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What Future Now? The Palestinian Refugees and the Arab Uprisings

Mar 15,19:30, 2013

During times of turmoil and upheaval in the Arab world, the political vulnerability of Palestinian refugee communities is exacerbated in myriad ways. Precedents were set in Lebanon, Kuwait, Libya and Iraq, and the Arab uprisings have been no exception. The wars first in Libya and later in Syria have now opened new chapters for the Palestinian refugee communities in both countries. This podium discussion asked, where were the Arab uprisings after two years of revolutions, wars and ongoing upheaval? How have Palestinian refugees been impacted by these uprisings? Today, with approximately five million refugees registered with the United Nations Relief and Works Agency for Palestine Refugees in the Near East, Palestinian refugees comprise the world’s largest refugee population. They continue to be unable to exercise the right – provided for in United Nations General Assembly Resolution 194 – to return to their homes and lands in the state of Israel. Most continue to live in Arab states or under Israeli occupation, while a small minority are internally displaced within the state of Israel. What is the future now for Palestinian refugees in view of the uprisings and the Palestinians’ six-decade-old unresolved statelessness?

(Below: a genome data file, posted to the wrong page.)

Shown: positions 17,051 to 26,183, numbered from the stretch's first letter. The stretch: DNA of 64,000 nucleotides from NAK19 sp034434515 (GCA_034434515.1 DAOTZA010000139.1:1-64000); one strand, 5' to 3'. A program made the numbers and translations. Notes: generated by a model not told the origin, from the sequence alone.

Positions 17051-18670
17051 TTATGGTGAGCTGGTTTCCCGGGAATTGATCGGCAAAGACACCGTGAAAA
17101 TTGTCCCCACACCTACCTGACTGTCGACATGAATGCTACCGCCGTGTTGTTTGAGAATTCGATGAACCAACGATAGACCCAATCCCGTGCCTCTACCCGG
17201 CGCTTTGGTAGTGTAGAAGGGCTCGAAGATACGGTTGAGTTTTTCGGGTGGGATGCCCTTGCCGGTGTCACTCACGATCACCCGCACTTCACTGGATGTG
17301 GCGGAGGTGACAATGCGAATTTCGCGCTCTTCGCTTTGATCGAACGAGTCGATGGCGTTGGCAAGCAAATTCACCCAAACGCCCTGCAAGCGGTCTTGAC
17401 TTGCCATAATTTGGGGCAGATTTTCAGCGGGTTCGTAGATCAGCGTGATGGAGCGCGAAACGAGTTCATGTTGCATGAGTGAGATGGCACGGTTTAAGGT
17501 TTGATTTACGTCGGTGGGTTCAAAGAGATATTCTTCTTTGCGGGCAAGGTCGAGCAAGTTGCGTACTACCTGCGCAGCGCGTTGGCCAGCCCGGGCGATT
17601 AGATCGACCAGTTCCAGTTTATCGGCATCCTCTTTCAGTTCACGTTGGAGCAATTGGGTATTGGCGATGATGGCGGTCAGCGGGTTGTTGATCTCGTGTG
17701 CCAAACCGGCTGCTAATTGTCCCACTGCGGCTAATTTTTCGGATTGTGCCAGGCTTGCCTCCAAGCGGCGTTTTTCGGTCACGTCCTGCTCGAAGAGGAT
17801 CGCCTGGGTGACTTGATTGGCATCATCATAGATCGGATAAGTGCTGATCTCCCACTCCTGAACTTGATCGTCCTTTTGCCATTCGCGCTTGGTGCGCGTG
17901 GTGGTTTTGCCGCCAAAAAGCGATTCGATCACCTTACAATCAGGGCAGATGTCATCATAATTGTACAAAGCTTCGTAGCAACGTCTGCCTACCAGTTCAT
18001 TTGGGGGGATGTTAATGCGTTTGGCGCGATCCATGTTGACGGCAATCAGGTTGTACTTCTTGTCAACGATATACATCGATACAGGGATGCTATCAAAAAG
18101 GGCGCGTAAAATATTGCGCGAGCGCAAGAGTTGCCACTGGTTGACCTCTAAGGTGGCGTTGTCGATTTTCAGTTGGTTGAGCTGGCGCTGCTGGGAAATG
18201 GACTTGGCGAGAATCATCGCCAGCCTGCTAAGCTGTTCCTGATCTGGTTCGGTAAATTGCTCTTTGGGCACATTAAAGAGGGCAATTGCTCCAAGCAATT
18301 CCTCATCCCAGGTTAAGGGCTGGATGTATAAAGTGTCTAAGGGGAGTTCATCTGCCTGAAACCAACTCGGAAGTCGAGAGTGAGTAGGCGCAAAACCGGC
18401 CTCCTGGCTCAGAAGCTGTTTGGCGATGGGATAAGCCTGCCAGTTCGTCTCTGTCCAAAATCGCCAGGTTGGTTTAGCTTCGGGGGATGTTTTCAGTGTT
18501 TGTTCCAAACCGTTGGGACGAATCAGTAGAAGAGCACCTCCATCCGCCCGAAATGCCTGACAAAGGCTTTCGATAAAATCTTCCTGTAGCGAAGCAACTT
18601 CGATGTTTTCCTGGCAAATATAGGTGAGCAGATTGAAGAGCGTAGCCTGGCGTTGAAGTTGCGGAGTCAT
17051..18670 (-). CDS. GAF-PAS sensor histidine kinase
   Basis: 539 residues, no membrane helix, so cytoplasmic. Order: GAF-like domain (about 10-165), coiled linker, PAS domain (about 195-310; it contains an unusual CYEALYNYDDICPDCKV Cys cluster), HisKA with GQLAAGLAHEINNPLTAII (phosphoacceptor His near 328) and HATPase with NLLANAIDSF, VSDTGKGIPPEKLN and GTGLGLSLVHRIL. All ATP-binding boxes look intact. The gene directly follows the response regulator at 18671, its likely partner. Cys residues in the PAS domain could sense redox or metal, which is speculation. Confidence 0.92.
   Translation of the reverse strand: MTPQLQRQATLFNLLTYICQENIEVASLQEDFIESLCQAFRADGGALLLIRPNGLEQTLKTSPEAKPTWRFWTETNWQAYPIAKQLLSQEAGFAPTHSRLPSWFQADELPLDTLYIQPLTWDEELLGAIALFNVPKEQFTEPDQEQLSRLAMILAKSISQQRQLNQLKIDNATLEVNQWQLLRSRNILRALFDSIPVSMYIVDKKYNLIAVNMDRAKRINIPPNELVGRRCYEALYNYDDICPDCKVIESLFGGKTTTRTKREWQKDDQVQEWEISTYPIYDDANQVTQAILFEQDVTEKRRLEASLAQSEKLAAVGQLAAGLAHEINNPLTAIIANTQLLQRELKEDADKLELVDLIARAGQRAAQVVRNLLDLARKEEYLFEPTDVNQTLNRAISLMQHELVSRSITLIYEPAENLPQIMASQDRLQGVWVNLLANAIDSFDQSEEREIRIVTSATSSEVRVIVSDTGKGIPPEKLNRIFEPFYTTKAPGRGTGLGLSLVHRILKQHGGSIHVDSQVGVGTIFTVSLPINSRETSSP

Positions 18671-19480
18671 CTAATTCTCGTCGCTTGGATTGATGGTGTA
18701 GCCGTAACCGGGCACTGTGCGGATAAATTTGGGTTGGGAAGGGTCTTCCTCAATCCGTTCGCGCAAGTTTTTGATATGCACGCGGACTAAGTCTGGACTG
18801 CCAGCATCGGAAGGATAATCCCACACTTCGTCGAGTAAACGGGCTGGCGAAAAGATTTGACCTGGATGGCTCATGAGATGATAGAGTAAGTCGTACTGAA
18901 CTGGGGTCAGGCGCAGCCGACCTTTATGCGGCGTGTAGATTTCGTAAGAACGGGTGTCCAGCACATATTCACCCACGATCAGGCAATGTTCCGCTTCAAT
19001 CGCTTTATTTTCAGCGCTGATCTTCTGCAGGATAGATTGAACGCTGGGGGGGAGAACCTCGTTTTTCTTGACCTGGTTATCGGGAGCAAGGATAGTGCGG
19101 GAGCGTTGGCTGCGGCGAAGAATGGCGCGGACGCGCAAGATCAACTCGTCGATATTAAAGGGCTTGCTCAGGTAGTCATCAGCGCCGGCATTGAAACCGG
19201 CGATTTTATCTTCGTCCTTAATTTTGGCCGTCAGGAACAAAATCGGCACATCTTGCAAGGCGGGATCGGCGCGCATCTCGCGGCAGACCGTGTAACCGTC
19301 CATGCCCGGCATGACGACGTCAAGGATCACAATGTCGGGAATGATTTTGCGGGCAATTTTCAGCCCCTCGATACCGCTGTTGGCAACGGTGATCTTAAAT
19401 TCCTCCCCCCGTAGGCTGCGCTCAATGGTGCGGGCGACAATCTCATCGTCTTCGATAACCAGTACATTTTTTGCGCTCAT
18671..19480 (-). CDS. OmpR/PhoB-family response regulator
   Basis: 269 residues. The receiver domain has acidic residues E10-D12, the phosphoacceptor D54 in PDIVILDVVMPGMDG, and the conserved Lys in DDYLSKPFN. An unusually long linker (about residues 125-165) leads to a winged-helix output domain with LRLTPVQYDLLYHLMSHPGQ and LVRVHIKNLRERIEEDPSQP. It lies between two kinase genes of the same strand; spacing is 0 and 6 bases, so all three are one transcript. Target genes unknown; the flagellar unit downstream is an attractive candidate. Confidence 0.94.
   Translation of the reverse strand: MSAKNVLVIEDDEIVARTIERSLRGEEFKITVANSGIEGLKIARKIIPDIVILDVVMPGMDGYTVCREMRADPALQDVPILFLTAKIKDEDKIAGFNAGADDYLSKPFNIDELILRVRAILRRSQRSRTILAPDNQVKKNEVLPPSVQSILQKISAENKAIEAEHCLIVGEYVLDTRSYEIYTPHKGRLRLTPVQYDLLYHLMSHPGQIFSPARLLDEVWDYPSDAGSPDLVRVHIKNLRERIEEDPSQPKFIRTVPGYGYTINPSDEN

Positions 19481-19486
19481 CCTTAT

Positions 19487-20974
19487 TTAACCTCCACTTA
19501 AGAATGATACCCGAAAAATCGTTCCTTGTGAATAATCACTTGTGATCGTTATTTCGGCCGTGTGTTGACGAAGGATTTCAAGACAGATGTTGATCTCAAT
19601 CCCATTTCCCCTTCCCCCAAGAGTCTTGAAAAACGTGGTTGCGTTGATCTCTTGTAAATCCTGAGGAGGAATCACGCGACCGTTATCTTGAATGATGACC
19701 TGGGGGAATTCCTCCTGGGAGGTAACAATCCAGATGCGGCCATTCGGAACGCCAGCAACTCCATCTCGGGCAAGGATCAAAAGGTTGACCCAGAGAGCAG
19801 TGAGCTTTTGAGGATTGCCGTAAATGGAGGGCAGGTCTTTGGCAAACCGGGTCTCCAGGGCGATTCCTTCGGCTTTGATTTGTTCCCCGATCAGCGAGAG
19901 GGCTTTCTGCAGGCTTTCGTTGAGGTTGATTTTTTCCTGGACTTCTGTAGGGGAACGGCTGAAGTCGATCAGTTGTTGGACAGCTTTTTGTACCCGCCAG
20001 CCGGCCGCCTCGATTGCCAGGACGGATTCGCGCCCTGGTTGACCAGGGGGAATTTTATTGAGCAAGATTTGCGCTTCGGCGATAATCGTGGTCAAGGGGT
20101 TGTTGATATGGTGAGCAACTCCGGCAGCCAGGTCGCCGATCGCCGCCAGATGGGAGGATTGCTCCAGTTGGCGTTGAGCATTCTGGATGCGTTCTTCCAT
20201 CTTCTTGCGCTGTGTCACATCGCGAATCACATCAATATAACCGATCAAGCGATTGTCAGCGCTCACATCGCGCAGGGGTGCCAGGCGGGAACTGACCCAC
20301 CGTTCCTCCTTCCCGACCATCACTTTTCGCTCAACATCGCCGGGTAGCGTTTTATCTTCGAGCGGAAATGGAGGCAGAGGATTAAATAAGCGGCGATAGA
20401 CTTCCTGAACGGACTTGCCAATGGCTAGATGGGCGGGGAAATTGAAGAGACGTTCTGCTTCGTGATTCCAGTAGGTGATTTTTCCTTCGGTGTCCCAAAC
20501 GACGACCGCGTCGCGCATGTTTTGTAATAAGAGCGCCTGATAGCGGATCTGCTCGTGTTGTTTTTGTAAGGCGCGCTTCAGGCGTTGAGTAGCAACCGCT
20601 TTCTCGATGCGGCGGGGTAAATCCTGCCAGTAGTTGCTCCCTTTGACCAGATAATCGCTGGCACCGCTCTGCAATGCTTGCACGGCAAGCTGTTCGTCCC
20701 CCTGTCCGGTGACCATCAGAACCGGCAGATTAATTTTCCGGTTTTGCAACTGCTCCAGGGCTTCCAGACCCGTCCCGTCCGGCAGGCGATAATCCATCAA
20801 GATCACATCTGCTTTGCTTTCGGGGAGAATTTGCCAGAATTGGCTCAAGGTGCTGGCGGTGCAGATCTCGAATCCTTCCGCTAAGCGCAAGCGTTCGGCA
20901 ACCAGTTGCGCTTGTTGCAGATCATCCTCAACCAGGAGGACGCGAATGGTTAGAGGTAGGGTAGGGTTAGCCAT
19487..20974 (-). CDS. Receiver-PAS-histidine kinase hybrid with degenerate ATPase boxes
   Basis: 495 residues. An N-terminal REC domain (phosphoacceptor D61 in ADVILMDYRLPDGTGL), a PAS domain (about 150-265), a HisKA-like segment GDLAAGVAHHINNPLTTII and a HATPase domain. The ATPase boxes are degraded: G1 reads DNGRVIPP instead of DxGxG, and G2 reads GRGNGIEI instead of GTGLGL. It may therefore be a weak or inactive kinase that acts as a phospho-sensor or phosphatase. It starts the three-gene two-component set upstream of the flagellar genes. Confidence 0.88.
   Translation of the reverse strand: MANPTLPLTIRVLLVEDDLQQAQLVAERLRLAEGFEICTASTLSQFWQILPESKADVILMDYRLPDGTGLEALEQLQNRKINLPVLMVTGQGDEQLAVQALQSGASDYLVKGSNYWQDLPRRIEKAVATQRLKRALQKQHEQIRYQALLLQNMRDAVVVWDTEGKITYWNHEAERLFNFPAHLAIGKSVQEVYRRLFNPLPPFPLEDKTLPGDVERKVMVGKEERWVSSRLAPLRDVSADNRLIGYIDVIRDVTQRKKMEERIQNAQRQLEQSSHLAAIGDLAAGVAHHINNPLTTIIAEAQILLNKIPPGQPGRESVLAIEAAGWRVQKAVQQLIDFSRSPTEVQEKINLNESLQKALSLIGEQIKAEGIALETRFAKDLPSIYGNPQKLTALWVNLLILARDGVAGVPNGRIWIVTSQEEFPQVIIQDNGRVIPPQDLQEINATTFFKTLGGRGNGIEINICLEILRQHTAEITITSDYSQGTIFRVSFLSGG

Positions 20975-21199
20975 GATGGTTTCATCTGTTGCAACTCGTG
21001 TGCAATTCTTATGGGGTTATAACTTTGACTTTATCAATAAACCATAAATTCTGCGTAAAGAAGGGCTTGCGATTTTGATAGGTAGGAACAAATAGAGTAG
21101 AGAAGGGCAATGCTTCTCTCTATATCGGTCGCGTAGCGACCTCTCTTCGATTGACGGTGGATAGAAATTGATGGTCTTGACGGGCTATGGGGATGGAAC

Anaheed Al-Hardan is a sociologist and a Postdoctoral Fellow at the ICI Berlin. Her research focuses on Palestinian refugees, with recent publications on refugees’ social movements, decolonial research methodologies in refugee studies and collective memories of the Nakba. She is currently writing a book on memories of the 1948 Nakba in the Palestinian refugee community in Syria.

Fatma Kassem-Agbaria is an independent sociologist currently lecturing at Sakhnin College in the Galilee. Her research interests are in the field of gender studies, with a focus on mechanisms of power and control, memory and conflict resolution. She has published on Palestinian Bedouin women, education, gender and conflict resolution. Her latest publication is Palestinian Women: Narrative Histories and Gendered Memories (Zed Books, 2011)

Rosemary Sayigh is an anthropologist and oral historian living in Lebanon. Her work has focused on Palestinian refugees in Lebanon and in segments of historic Palestine. She is the author of Palestinians: From Peasants to Revolutionaries (Zed Books, 1979), Too Many Enemies: The Palestinian Experience in Lebanon (Zed Books, 1994), and the e-Book Voices: Palestinian Women Narrate Displacement.

Time: 15 March 2013, 19:30 pm
: ICI Berlin
In English

An ICI Berlin Discussion in collaboration with the Zentrum Moderner Orient

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